By William H. Prescott. In 3 vols. Boston: American
Stationers' Company, 1838. Mr. Prescott is a lawyer of Boston, a graduate of Harvard, 1814, and a son, we believe, of Judge Prescott of Groton. We have heretofore seen nothing
from his pen except a Memoir of Charles Brockden Brown in Mr. Sparks's Biography. The History of Ferdinand and Isabella, by the unanimous suffrage of readers of all classes, is destined to reach a very high rank in English literature.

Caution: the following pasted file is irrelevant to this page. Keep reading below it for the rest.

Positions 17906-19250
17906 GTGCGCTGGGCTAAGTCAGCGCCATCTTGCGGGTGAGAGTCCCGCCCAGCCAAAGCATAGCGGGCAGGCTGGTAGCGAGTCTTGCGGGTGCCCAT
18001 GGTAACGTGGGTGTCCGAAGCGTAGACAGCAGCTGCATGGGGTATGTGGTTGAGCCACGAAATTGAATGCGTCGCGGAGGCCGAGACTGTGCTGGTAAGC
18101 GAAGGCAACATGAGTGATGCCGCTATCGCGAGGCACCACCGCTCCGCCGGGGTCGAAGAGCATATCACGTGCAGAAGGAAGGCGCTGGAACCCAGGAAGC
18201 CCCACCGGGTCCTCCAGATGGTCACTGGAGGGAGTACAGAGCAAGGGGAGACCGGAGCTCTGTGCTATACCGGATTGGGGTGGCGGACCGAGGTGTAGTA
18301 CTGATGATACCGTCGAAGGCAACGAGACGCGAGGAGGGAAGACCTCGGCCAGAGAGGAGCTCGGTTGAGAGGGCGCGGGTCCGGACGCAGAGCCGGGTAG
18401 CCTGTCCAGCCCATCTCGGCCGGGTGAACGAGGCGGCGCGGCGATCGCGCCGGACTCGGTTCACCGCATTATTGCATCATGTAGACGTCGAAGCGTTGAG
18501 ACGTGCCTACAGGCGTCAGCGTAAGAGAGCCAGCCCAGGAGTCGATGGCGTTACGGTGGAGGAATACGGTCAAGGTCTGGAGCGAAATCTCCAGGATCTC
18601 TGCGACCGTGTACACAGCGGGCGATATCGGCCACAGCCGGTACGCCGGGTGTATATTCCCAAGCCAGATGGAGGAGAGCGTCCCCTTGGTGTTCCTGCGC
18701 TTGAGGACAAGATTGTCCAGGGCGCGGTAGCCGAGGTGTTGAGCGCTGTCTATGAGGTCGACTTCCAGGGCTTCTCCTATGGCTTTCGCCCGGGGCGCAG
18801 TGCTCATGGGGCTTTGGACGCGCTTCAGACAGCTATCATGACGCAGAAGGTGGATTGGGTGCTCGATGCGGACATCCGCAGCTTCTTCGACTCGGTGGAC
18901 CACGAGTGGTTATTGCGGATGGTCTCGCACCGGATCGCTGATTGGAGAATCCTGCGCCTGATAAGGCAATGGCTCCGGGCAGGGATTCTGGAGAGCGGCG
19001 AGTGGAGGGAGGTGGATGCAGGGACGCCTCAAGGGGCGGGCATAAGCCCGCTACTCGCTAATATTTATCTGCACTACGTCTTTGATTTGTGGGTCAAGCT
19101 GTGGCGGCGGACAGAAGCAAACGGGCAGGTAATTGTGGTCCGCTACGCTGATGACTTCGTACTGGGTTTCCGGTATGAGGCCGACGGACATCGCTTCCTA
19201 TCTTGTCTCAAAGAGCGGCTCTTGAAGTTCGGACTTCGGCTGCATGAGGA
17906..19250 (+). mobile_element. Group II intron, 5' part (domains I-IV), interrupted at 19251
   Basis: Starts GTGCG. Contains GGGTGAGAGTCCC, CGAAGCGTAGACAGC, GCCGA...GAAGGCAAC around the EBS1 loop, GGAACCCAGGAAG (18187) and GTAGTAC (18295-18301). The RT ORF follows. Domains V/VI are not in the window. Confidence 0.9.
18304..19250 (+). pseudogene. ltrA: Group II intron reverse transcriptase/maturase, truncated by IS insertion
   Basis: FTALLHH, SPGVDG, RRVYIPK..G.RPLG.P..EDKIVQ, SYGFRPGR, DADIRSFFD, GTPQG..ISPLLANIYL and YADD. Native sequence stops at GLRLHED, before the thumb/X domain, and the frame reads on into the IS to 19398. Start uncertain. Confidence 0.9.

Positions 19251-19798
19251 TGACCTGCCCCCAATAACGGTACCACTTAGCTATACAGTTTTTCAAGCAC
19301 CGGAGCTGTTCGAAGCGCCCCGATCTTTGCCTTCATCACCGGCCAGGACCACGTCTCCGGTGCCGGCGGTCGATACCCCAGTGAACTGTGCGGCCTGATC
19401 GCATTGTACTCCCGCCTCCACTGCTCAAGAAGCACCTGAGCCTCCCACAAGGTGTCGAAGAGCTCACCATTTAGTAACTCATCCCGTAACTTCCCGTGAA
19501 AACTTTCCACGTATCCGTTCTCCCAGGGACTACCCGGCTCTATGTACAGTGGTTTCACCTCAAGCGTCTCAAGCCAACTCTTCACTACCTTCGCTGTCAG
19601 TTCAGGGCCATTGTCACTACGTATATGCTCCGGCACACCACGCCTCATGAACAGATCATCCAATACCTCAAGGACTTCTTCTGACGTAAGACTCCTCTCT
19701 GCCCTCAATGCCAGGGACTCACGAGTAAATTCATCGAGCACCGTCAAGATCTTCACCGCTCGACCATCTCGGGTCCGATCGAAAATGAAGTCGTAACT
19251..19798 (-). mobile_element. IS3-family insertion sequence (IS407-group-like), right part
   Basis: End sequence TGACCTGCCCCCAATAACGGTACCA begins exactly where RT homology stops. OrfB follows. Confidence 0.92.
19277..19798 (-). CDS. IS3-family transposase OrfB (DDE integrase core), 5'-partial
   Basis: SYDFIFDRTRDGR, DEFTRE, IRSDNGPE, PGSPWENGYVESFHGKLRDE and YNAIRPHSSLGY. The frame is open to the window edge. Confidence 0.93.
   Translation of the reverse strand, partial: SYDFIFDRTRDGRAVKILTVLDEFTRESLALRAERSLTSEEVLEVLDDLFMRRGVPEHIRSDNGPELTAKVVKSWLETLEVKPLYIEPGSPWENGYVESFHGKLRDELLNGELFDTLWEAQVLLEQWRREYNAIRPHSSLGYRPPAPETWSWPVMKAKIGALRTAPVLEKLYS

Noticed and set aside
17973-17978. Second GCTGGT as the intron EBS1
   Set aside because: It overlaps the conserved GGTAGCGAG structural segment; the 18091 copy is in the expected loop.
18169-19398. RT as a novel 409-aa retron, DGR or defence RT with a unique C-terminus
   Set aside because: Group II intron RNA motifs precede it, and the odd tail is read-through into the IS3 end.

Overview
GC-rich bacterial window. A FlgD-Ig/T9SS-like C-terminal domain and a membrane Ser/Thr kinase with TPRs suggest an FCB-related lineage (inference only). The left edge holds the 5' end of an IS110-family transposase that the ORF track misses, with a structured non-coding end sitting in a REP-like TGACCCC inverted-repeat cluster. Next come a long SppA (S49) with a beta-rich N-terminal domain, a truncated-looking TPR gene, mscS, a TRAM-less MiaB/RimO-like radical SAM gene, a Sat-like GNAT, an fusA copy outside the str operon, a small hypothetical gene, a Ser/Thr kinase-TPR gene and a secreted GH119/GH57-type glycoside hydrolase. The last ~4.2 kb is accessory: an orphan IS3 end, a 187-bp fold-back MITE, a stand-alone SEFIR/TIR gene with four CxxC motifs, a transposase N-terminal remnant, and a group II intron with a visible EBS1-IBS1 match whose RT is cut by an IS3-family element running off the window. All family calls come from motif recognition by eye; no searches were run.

It was commenced and prosecuted under extraordinary circumstances. Soon after the author's arrangements were made, early in 1826, for obtaining the necessary materials from Madrid, he was deprived of the use of his eyes for all purposes of reading and writing, and had no prospect of again recovering it. He then made the ear do the work of the eye. With the assistance of a reader uninitiated in any language but his own, he worked his way through several venerable Castalian quartos. He then procured the services of one more competent to aid him in pursuing his historical inquiries. The process was slow and irksome to both parties, till the ear was accommodated to foreign sounds and an antiquated and barbarous phrase. ology. After persevering in this course for some years, his eyes, by the blessing of Providence, recovered sufficient strength to allow him to use them with tolerable freedom, in the prosecution of his labors, and in the revision of all previously written. Mr. Prescott's labors to dig up the original sources, and to explore paths where no Spaniard's foot had trod, are worthy of all praise and of all imitation. He had free access to the Ebeling and Warden collections in the Harvard College library, and the very valuable private library of Mr. George Ticknor, collected by the owner during a long residence in Spain and other parts of Europe. Mr. Rich of London, a learned antiquary, rendered Mr. Prescott much assistance. Mr. A. H. Everett, American minister in Spain, and his secretary of legation, interested themselves to procure what might have been difficult of access without such official aids. Mr. P. thus obtained some works not found in the general libraries, and many of which are not cited by any European writer, at least out of Spain. He secured, for instance, a complete collection of all the laws, ordinances, and pragmáticas, published during the reign of Ferdinand. In addition, a number of unpublished MSS. of that age, invaluable for illustration, and probably little known even to Castalian scholars, were procured.